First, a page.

A similar procedure is used for simulating the milling process with/without damping. This is also achieved by making use of the data from actual milling test (Table 2), and the developed mathematical models in Matlab/Simulink software. Therefore, milling process with and without damping is simulated. Fig. 4 shows the simulation follow chart for the process with damping effect. In addition, the results from the simulation are verified by the actual experimental test where the frequency response function of the machine tool system is processed using the CutPro software. The spindle speed is set varied from 10003800 rev/min at 500 rev/min increments. The cutting starts at a minimum axial depth of 0.5 mm with 0.5 mm increments until chatter occurs. Fig. 5 shows the experimental setup of the damping milling process.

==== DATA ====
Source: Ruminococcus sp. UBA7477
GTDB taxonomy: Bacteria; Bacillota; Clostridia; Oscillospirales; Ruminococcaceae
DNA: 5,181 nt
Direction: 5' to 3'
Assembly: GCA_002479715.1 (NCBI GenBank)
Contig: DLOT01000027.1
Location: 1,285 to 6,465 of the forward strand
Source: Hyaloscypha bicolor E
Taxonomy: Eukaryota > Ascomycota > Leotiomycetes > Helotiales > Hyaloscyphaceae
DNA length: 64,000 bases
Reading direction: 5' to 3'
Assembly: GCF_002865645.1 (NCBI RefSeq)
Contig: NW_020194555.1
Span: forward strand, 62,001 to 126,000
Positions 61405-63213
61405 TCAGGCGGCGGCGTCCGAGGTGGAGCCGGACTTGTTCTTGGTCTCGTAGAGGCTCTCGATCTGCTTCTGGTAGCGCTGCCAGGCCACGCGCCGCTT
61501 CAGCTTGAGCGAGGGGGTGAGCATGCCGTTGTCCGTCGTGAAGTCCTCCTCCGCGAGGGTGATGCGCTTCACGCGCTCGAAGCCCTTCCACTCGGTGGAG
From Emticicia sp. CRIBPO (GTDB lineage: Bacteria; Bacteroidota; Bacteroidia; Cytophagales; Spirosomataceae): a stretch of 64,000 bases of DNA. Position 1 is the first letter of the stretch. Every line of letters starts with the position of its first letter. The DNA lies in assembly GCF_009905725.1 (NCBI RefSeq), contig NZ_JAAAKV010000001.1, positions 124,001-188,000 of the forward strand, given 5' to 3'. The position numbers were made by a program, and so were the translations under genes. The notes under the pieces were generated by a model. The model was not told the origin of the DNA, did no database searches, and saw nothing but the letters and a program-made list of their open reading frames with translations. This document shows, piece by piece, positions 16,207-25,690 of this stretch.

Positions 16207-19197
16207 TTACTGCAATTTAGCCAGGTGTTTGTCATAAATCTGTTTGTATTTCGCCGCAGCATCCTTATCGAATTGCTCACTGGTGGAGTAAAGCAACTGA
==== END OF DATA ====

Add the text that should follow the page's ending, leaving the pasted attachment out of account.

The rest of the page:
Fig. 3. The setup of the damped milling process test
Table 2. Parameters used in test of chatter stability verification in milling machine FIDIA K197
No

Parameter

Values

unit

1

Cutter tooth number $N$

3


2

Diameter $D$

18

mm

3

Wear width $W$

0.04

mm

4

Start immersion angle ${\varphi}_{st}$

0°


5

Exit immersion angle ${\varphi}_{ex}$

90°


6

Stiffness $K$

9×10^{6}

N/m

7

Damping ratio $\zeta $

0.03

N/m

8

Natural frequency ${f}_{n}$

900

Hz

9

Cutting force coefficient ${K}_{f}$

2×10^{9}

N/m2

10

Process damping coefficient $C$

2×10^{4}

N/m

11

Spindle speed range

10003800

r/min

Fig. 4. Flow chart of stability for milling process considering the effect of process damping